Is it worth my time to go to the dean? (LONG) - Mothering Forums

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#1 of 5 Old 05-12-2011, 10:50 AM - Thread Starter
 
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I just finished the last final exam of my undergraduate career.  I am so happy to be done (and looking forward to pharmacy school in the fall).  The semester has ended on a bit of a sour note.  I feel like I should probably talk to the dean about what happened in this class, but I don't want to bother making an appointment, etc. if it will not make a difference.

 

The class was Anatomy and Physiology 2.  I had this instructor for A & P 1, and she was excellent.  Practically the perfect professor.  She took a sabbatical (involuntarily, I believe), and I waited for her to return in order to take A & P 2.  I don't know what happened, but she was a completely different professor.

 

Some things that happened in this class:

 

*We did not cover all of the course material in lecture.  We made it through the heart, the blood, and the most of the respiratory system.  We did not cover the digestive, lymphatic, endocrine, reproductive, or urinary systems.  This material comprised 1/3 - 1/2 of the course.

 

*The professor's solution to the missing topics was to give a take-home final nine days before the in-class final, then include a selection (~80) of those questions verbatim on the in-class final.  We received the answers to the take-home final at 4:00 PM the day before the final, which was scheduled for 9:00 AM.

 

*Every lab practical we had started about an hour late.  She would still be writing questions while we were taking the exam.  I often had to stand there waiting for her to write the question so I could go on to the next one.  The last practical ran over so much that some students did not finish.  They were allowed to come back on Monday (the practical was on a Thursday) to complete the exam.  This gave them four extra days to study after having seen the test questions.  This situation is unfair to everyone.

 

*Class often started late.  Class would occasionally go over (by 20 minutes) or meet again after class had ended, and these sessions contained testable material.  For example, one lab practical involved structures on the rat.  We did not get a demonstration until after lecture the day before the practical exam.  If you had a class after lecture, you were in trouble.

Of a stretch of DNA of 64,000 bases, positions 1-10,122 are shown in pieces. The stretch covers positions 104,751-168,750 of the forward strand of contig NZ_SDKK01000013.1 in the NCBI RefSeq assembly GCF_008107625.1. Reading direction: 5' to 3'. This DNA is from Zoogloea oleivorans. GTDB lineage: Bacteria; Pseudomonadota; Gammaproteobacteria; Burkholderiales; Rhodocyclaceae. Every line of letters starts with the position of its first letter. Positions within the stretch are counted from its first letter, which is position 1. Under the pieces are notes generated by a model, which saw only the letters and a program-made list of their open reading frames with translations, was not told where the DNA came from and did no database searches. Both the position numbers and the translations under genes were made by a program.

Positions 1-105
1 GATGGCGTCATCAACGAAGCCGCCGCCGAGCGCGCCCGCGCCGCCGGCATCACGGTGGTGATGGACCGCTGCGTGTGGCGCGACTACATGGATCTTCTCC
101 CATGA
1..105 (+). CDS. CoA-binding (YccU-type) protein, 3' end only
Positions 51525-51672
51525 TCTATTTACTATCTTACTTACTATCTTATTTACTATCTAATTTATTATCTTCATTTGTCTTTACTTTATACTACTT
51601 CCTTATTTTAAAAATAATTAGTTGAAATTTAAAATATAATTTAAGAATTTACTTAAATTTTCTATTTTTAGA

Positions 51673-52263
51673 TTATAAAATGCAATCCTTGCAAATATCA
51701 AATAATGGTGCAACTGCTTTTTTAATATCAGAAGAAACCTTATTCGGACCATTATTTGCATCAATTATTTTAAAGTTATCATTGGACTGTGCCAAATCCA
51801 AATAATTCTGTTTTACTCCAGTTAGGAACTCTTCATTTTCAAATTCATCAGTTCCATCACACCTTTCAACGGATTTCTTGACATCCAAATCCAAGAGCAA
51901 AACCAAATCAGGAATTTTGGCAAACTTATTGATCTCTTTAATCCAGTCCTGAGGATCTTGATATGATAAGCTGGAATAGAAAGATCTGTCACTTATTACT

*Assignments were given late (although the due dates often did not change) and it took her weeks and weeks to grade things.  She would always promise to hand things back on certain days/email things and never did.

 

*We were expected to learn much of the lab material on our own.  This was fine for me, but I am pretty sure that many of the students could have benefited from additional lab time with an instructor present.

 

*She tested on things that she specifically said would not be tested.  I am lucky that I just happen to know that nitrogen comprises about 79% of our atmosphere.

 

My frustration has everything to do with my lack of learning in the course (and the stress of never knowing what was going on) and very little to do with my grade.  This instructor likes me, and told me today that I am one of the best students that she has ever had.

 

Is it a good idea to talk to the dean, or will the dean not particularly care?  I don't want the professor to get in huge trouble because she is a good instructor with good intentions, she just has major time-management issues.  Obviously talking to the dean won't help me any, but it could help future students.  Thoughts?


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#2 of 5 Old 05-12-2011, 11:46 AM
 
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Yes.  It is worth it to future students.  When I was in uni we always had to complete a course/prof evaluation.  I think it's good to do anyway even just to give the prof some feedback.  But in your case it is especially important!


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#3 of 5 Old 05-12-2011, 12:40 PM
 
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I would talk to her chair first rather than go straight to the dean.  I think you hit upon it early on "I don't know what happened, but she was a completely different professor."  Either this prof had never taught A&P2 before and it was way over her head, or she had a particularly heavy courseload, or this was her first time teaching this course, or maybe she was dealing with some kind of serious outside stress.  Maybe her mother was dieing and she was trying to care for her, while juggling newborn twins.  Maybe she's dealing with mental illness in her family.  You don't know.  Hopefully whatever was going on was temporary, but if there is something external in her life, her chair likely knows and could take action appropriate to the situation.  It's also possible that nothing was going on other than in the first semester she had a lighter course load, and this semester she had too much on her plate.  It's worth voicing your concerns, but I wouldn't go straight to the dean.  It's unlikely the dean could do anything anyways other than put a bad note in her file.

 

Did you ever talk to your professor about the issues going on in her class?  She's really the one who has the most power to change things.